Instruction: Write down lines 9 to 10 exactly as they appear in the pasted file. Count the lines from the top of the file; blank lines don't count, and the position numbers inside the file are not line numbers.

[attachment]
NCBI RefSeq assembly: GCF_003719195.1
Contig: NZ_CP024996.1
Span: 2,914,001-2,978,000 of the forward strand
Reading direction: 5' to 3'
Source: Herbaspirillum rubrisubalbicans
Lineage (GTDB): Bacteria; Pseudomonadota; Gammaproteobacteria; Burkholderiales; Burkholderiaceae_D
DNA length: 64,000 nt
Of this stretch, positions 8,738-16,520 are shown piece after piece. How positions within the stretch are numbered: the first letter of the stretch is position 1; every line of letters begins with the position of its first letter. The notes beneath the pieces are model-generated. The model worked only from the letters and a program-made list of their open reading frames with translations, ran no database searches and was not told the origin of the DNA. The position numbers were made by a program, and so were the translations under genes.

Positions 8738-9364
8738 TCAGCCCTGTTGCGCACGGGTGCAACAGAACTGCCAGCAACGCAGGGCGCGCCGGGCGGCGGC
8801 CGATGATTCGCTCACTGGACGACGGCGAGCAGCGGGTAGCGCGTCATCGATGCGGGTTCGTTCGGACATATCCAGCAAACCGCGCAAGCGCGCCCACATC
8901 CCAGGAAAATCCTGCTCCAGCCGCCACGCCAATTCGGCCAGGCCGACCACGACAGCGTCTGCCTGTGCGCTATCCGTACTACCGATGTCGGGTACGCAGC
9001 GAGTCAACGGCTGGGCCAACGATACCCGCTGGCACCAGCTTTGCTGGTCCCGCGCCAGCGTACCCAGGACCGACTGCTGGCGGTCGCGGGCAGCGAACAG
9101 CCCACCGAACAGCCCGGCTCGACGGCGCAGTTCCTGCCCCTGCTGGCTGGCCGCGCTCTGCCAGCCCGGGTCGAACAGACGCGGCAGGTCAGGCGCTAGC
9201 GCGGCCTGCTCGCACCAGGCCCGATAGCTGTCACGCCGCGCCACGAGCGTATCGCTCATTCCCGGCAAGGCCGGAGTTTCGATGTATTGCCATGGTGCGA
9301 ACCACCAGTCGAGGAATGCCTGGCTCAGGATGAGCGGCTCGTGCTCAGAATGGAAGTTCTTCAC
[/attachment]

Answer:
Positions 8738-9364
8738 TCAGCCCTGTTGCGCACGGGTGCAACAGAACTGCCAGCAACGCAGGGCGCGCCGGGCGGCGGC